View Full Version : Law prof: White Plains illegally took Marine vehicle

08-01-07, 01:28 PM
Law prof: White Plains illegally took Marine vehicle

(Original publication: August 1, 2007)

WHITE PLAINS - The Marines have a not-so-secret weapon in their battle with the city Parking Department over unpaid parking tickets but are choosing not to use it.

It's called the U.S. Constitution.

"Under the Constitution, state or local governments can't take federal property," Pace University Law professor Ralph Stein said of the scofflaw standoff between Marine recruiters, who've racked up more than $90,000 in unpaid parking fines on some 2,000 tickets, and White Plains Parking Commissioner Albert Moroni, who has impounded a Marine Corps car and said it will be auctioned in September unless the money is paid.

"Maybe the city hasn't heard of Fort Sumter," Stein joked, referring to the Charleston, S.C., federal fort that was fired upon by South Carolina troops in the opening battle of the Civil War.

Stein, a former Army counterintelligence officer, said the Marines are covered by "sovereign immunity," which protects federal agencies from legal actions without its consent.

"No agency of the U.S. government, including the military, can be forced to pay for parking summonses," Stein said.

"The city can write all the tickets it wants to on federally owned vehicles, but it can't make them pay."

Stein said federal agencies often make cooperative agreements with local governments on issues such as parking fines to avoid bad blood. That hasn't been the case in White Plains, where, Moroni said, federal agencies in general and Marine recruiters in particular have ignored thousands of tickets written on 26 cars with federal license plates and owe more than $111,000 in fines. He said he's ordered any federal scofflaw vehicle found in the city to be towed and vows to auction them off if the fines aren't paid.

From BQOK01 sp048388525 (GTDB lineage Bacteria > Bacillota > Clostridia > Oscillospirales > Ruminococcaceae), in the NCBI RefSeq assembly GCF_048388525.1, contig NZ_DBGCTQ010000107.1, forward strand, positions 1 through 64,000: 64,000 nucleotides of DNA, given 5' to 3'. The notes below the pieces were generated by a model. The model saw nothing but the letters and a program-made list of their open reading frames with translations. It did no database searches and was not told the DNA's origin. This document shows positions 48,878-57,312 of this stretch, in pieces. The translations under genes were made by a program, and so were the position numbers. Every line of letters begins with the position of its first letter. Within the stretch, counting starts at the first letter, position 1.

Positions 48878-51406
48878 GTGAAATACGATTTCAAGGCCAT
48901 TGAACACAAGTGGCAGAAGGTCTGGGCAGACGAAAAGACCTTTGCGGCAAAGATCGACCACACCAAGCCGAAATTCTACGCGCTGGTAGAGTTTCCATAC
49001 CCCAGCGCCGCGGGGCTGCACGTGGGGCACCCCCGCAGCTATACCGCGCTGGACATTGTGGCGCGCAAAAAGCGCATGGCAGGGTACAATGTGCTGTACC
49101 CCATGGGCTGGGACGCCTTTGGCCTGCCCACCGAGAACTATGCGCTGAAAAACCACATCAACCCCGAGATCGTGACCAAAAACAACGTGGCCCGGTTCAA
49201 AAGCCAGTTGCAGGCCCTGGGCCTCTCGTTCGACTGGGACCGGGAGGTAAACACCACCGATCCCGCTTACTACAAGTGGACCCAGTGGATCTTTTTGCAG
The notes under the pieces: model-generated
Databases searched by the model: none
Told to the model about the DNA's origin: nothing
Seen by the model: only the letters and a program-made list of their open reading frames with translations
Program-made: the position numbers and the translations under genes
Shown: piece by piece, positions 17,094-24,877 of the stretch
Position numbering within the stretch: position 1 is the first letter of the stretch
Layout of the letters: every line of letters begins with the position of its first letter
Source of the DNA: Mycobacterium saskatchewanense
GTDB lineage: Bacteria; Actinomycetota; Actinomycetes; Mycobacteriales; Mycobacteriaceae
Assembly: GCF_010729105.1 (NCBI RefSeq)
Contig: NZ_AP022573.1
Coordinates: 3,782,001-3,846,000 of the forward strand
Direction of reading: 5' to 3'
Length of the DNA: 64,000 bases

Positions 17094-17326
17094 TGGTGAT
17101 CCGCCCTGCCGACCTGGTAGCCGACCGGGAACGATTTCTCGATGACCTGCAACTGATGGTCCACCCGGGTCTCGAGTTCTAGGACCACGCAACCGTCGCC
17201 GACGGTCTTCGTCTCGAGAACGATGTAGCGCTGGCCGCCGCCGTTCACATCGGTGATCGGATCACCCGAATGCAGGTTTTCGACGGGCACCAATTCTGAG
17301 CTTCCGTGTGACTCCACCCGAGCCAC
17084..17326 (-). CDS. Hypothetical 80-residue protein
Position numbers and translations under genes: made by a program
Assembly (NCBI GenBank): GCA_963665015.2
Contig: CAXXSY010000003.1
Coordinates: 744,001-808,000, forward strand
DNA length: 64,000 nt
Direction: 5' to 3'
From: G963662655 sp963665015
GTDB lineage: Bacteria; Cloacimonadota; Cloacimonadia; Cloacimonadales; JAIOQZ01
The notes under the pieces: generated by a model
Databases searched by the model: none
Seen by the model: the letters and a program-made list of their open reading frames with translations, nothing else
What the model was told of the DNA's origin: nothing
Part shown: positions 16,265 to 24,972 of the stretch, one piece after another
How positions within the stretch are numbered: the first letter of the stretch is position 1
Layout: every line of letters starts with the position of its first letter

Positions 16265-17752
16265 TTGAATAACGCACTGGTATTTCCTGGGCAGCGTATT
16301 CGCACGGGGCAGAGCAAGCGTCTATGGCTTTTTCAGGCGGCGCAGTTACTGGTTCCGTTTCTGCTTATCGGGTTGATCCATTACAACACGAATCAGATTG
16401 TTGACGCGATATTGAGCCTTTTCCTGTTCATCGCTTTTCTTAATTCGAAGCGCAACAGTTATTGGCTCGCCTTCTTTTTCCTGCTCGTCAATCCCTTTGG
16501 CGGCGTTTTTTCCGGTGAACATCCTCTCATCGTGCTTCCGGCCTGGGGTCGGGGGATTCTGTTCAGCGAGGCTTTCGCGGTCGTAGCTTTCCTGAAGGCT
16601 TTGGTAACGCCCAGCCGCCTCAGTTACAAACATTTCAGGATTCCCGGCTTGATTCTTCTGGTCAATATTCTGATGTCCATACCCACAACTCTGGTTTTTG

Meanwhile, the Marines have pulled all of their "scofflaw cars" - those with more than three outstanding tickets issued within an 18-month period - out of White Plains.

And while the city may not have a legal leg to stand on in the standoff, Marine Capt. Donald A. Caetano, public affairs officer for the 1st Marine Corps Recruiting District, said the devil dogs don't plan to defend their errant parkers.

"As a matter of law, the professor may very well be correct," Caetano said of Stein's comments. "However, the Marine Corps has a long tradition of upholding our nation's laws and standards and of striving to be upstanding members of the community. We are still in discussions with White Plains and we are committed to rectifying this issue."

Moroni, who has described himself as "a reluctant warrior" in the scofflaw battle, said he's hopeful there will be parking peace with honor.

"We're looking for the same thing Capt. Caetano is looking for," he said. "We all want a way to resolve this problem amicably, and I think that can be accomplished."

Reach Richard Liebson at rliebson@lohud.com or 914-694-3534.